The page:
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Dana Ashdown

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  1. Thank's LNWR18901910, and everyone else! I've actually been able to fill in the gaps that you can see in the left side view, so painting has started. Unfortunately, now I'm dealing with a family medical emergency so progress will be even slower (if that's possible). I have got the black parts of the tender body done, so if I can get in the mood I'll paint it green, and get the springs and axle boxes painted black, and the buffer beam red. Otherwise, I think the tender bodywork is done, save for a coal load. Dana
  2. The tender body has been finished and primed, and the outside frames of the tender chassis have received a coat of red oxide. A few places on the body will need some attention before it can be painted, but all in all I think its a reasonable facsimile of an L Class tender… in an impressionistic sort of way, that is! The pictures show the current state of things. (The bodies are not screwed to the chassis, and the tender doesn't have the centre wheels fitted.)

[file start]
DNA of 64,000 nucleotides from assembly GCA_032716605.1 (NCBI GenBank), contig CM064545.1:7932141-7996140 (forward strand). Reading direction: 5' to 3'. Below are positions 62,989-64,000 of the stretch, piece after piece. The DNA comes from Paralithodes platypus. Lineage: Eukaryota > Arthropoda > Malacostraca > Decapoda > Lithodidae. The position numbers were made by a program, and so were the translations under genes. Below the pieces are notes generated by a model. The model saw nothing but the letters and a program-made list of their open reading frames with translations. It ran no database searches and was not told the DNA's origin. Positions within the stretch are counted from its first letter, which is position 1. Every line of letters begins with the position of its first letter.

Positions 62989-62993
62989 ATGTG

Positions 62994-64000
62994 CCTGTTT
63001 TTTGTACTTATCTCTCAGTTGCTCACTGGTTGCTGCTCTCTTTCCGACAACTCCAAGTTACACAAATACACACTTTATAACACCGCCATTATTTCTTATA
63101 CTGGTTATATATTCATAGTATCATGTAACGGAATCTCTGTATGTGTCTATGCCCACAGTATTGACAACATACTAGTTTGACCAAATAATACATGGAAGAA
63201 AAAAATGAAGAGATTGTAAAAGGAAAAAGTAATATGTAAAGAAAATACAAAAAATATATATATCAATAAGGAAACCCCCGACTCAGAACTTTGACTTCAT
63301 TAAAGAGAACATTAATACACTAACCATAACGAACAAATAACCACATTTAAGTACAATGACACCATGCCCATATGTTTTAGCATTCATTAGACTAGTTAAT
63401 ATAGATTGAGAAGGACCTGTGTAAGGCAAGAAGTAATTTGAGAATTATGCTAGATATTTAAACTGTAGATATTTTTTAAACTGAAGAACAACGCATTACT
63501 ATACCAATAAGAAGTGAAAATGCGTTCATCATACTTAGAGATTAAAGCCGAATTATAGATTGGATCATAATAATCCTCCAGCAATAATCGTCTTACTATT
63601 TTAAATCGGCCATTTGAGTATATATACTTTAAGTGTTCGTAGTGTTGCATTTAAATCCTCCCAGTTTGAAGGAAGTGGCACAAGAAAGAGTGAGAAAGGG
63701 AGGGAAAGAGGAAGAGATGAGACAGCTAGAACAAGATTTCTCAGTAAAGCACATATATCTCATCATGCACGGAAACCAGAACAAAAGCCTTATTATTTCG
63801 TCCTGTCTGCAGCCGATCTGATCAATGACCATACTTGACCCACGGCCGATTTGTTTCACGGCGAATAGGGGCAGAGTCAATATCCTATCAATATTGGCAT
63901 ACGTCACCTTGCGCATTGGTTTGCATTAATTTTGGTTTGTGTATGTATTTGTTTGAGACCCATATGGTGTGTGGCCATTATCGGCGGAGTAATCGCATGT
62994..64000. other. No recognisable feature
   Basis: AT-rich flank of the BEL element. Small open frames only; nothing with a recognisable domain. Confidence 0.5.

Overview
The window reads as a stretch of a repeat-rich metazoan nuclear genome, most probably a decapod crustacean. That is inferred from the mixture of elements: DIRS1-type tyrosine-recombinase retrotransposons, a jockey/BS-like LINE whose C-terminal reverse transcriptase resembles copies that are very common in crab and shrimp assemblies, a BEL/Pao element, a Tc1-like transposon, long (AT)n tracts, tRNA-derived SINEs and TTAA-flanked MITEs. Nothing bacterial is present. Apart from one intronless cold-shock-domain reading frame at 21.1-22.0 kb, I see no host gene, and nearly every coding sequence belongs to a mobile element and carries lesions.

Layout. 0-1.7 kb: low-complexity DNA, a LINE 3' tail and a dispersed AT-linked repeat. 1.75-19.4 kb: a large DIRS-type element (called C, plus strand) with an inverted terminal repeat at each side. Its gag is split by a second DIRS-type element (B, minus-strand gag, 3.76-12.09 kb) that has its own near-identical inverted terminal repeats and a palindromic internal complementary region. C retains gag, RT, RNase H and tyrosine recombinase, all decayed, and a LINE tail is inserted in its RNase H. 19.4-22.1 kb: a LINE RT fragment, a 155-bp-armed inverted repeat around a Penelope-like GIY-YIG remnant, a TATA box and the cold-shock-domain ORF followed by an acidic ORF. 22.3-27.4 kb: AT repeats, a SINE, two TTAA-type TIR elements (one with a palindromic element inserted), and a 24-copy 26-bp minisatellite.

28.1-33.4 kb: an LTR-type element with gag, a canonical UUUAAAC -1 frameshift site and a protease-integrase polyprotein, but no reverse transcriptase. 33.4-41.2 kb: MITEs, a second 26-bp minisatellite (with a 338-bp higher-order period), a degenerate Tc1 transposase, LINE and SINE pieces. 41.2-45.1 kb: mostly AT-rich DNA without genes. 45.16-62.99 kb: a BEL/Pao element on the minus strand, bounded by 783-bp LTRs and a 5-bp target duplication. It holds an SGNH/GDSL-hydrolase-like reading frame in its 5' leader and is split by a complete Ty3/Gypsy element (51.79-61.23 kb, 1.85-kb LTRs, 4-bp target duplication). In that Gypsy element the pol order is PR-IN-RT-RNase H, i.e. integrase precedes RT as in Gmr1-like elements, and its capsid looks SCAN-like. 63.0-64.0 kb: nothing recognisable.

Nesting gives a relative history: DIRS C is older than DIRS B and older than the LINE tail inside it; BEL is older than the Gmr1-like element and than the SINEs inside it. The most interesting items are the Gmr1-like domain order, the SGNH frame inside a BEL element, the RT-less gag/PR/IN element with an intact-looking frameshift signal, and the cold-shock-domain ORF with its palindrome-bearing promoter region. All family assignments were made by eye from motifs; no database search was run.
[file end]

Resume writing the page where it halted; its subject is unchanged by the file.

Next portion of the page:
3. By way of a brief update, I primed parts of the engine and tender bodies which took away some of that loud whiteness of the plastic. On the tender chassis it made a great improvement. I then gave into temptation and painted the side frames which was even better! I was planning to fit the tender with an NEM coupler, but I found a Tri-ang coupler in a parts drawer and attached it for now. Finally, I was able to test the pulling power of the engine on a short piece of test track. It was surprisingly good — it walked away with 18 wagons with no effort. (And yes, it did bring them back!) I'm tempted to leave the Tri-ang coupler on, since I may eventually do some Tri-ang clerestory conversions it. One problem that the test did show was that one of the tender wheels was wobbly. It was my fault, because I tried to put it on one of the Tri-ang bogie axles earlier. Luckily, I had a spare pair of Gibson wheels — the Gibson tyres are thicker, but it won't show. One of these days I'll get the handrails and other bits fitted so I can get the paintwork done.